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Clinical Efficacy of a Toothpaste in Providing Relief From the Pain of Dentinal Hypersensitivity

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ClinicalTrials.gov Identifier: NCT01592851
Recruitment Status : Completed
First Posted : May 7, 2012
Results First Posted : June 3, 2014
Last Update Posted : June 3, 2014
Sponsor:
Information provided by (Responsible Party):
GlaxoSmithKline

Brief Summary:
A study to compare the efficacy of a test dentifrice against a control dentifrice in reducing dentinal hypersensitivity over a two week treatment period.

Condition or disease Intervention/treatment Phase
Dentine Hypersensitivity Drug: Stannous Fluoride Drug: Sodium Monofluorophosphate Phase 3

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Study Type : Interventional  (Clinical Trial)
Actual Enrollment : 113 participants
Allocation: Randomized
Intervention Model: Parallel Assignment
Masking: Single (Investigator)
Primary Purpose: Treatment
Official Title: A Clinical Study Investigating the Efficacy of a Dentifrice in Providing Short Term Relief From Dentinal Hypersensitivity
Study Start Date : April 2012
Actual Primary Completion Date : May 2012
Actual Study Completion Date : May 2012

Resource links provided by the National Library of Medicine

MedlinePlus related topics: Allergy

Arm Intervention/treatment
Experimental: Arm 1
Dentifrice containing stannous fluoride
Drug: Stannous Fluoride
dentifrice containing stannous fluoride

Active Comparator: Arm 2
Marketed dentifrice containing Sodium Monofluorophosphate
Drug: Sodium Monofluorophosphate
dentifrice containing Sodium Monofluorophosphate




Primary Outcome Measures :
  1. Change From Baseline in Evaporative Air Sensitivity Pain Response on a Schiff Sensitivity Scale at Day 14 [ Time Frame: Baseline to Day 14 ]
    Response to a constant jet of air applied to hypersensitive teeth is evaluated using a Schiff Sensitivity pain response scale. According to this analog scale, pain response for each individual stimulated tooth ranged from 0 to 3; 0 - participant does not respond to air stimulation, 1 - participant responds to air stimulus but does not request discontinuation of stimulus, 2 - participant responds to air stimulus and request discontinuation of stimulus, 3 - participant responds to air stimulus, considers stimulus to be painful and request discontinuation of stimulus. Those teeth that met the tactile threshold inclusion criterion (tactile threshold ≤ 20g) were assessed at baseline and Day 14. The Investigator directed a second application of air from a standard dental syringe to the facial surface of the two sensitive teeth selected at baseline. The Schiff Sensitivity Score was calculated as the subject level mean change (on two teeth) from baseline.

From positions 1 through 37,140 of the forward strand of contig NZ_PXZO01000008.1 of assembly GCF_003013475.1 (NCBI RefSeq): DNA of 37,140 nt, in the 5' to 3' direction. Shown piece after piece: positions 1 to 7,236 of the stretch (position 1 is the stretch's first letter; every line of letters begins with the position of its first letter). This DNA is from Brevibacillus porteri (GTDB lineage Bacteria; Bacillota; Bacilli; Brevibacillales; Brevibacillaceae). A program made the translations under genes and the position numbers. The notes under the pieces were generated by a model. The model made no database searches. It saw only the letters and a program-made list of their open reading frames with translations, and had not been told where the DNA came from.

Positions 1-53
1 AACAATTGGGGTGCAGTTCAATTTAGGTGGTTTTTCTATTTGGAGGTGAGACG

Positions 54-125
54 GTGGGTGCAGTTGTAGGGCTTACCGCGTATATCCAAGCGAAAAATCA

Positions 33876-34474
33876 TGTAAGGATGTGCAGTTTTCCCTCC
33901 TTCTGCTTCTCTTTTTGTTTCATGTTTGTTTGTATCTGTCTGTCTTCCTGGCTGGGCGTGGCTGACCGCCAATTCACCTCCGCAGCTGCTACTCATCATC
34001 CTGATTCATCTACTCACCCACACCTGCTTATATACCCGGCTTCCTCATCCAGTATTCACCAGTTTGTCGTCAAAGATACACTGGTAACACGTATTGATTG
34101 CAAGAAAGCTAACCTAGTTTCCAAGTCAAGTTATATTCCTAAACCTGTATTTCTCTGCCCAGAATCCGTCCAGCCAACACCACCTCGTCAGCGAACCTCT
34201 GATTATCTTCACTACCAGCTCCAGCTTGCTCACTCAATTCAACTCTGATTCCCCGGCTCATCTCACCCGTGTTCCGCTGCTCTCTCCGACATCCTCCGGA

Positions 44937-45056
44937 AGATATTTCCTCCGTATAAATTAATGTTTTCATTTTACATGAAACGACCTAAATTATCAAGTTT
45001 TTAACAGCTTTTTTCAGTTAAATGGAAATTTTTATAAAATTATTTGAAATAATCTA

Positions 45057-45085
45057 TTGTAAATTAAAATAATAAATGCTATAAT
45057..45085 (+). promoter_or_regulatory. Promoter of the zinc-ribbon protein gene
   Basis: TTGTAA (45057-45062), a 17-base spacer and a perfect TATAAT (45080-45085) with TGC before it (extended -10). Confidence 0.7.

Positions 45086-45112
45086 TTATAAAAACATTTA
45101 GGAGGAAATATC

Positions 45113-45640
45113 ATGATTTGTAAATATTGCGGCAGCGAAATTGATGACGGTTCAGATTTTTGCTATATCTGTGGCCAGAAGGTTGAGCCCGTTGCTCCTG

Secondary Outcome Measures :
  1. Change From Baseline in Evaporative Air Sensitivity Pain Response on a Schiff Sensitivity Scale Immediately Post-treatment [ Time Frame: Baseline to immediately post treatment administration ]
    Response to a constant jet of air applied to hypersensitive teeth is evaluated using a Schiff Sensitivity pain response scale. According to this analog scale, pain response for each individual stimulated tooth ranged from 0 to 3; 0 - participant does not respond to air stimulation, 1 - participant responds to air stimulus but does not request discontinuation of stimulus, 2 - participant responds to air stimulus and request discontinuation of stimulus, 3 - participant responds to air stimulus, considers stimulus to be painful and request discontinuation of stimulus. Those teeth that met the tactile threshold inclusion criterion (tactile threshold ≤ 20g) were assessed at baseline and immediately after treatment. The Investigator directed a second application of air from a standard dental syringe to the facial surface of the two sensitive teeth selected at baseline. The Schiff Sensitivity Score was calculated as the subject level mean change (on two teeth) from baseline.

  2. Change From Baseline in Evaporative Air Sensitivity Pain Response on a Schiff Sensitivity Scale at Day 3 [ Time Frame: Baseline to Day 3 ]